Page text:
The night he was shot and killed, witnesses say Nogales 16-year-old José Antonio Elena Rodríguez "was simply walking down the street and not throwing rocks at U.S. Border Patrol agents." Isidro Alvarado, 36, was one of the first callers to report the shooting and said he was walking "less than 20 feet behind José Antonio Elena Rodríguez when two other young men suddenly ran past him and into a side street. He then heard gunshots come from different directions and he saw José fall to the ground."
Reports, including initial crime scene accounts, ballistics and autopsy have been released but the investigation into the shooting is ongoing and an FBI spokesperson said "[t]here's no specific timetable for when the investigation will be completed." On April 10 there will be a vigil to mark the six-month anniversary of Rodríguez's death with participants on both sides of the border.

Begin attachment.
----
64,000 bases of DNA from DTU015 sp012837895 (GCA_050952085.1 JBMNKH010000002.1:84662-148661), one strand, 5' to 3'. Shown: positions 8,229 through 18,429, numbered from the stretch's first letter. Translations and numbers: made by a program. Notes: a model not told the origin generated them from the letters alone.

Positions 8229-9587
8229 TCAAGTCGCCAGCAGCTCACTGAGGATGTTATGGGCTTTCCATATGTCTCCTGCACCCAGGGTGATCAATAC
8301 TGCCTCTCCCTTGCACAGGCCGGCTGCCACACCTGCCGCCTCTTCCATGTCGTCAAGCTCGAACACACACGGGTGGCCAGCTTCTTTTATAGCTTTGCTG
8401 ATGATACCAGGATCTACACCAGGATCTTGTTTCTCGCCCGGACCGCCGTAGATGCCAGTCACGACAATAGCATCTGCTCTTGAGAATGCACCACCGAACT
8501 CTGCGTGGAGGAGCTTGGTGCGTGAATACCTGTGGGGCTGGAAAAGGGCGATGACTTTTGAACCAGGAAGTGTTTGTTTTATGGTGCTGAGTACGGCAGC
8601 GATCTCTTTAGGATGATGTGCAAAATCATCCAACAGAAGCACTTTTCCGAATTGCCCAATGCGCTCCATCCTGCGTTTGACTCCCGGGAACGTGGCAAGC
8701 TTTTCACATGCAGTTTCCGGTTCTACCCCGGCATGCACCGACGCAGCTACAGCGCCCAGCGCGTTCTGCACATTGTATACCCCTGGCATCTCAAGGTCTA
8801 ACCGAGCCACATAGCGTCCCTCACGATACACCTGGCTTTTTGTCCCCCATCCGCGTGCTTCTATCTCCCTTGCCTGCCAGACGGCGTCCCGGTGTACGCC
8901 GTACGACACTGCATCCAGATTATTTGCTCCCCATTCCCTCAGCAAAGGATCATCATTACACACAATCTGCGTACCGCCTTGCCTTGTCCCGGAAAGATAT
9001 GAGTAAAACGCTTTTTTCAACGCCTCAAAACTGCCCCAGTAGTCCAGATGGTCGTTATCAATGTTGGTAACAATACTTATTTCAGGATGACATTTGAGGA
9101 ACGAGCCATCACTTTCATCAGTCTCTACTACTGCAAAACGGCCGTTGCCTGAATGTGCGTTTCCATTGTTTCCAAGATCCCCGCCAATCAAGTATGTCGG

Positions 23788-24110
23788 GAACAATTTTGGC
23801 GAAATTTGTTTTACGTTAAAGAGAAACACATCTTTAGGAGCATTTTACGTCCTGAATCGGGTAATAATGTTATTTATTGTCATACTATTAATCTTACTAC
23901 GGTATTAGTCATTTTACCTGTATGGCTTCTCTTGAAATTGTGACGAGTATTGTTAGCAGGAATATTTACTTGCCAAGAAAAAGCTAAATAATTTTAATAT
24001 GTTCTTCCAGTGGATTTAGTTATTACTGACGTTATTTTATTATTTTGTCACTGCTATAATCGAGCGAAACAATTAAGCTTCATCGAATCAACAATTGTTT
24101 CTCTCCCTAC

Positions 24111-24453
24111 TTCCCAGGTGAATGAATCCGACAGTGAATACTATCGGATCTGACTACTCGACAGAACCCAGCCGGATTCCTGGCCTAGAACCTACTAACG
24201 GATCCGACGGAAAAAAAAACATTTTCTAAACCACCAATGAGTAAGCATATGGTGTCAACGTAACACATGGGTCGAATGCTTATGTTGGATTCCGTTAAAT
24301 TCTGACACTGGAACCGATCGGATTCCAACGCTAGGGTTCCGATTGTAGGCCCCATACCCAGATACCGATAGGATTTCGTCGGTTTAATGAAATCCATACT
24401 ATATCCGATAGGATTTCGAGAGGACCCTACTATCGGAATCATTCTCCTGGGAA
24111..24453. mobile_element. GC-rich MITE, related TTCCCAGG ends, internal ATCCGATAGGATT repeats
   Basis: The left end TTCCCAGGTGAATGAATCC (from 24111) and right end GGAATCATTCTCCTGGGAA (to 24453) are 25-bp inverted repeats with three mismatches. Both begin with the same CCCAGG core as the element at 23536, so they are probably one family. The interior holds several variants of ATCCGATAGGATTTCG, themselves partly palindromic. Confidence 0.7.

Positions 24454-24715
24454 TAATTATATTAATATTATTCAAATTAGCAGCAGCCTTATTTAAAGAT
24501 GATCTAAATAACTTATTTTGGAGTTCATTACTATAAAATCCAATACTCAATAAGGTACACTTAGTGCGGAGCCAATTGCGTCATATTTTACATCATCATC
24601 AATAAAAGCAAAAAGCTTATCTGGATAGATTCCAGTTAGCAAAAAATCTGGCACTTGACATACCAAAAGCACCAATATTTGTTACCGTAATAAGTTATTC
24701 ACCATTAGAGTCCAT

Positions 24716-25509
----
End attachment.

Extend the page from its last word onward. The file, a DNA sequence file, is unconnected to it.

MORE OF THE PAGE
Sophisticated airborne radar is revealing security gaps along the U.S.-Mexico border including "evidence that Border Patrol agents apprehended fewer than half of the foreign migrants and smugglers who had illegally crossed into a 150-square-mile stretch of southern Arizona."
Nearly 365,000 people were apprehended in 2012 and the Government Accountability Office, Congress' investigative arm, said in January that "Border Patrol had caught 64 percent of those who illegally crossed into the Tucson sector in 2011." However, internal reports showed that the radar system (developed for tracking Taliban fighters in Afghanistan) spotted 1,962 additional people in the Sonora Desert after 1,874 were arrested and detained between Oct. 1 and Jan. 17 in the Sonora Desert.
The U.S. is "a significant, albeit unintentional, contributor to the global black market in arms and ammunition" including guns trafficked into Mexico, according to a new study by University of San Diego's Trans-Border Institute. As many as 253,000 firearms purchased between 2010 and 2012 in the United States were bought to be trafficked across the border to Mexico, nearly three times the amount trafficked while the federal assault weapons ban was in place between 1997 and 1999.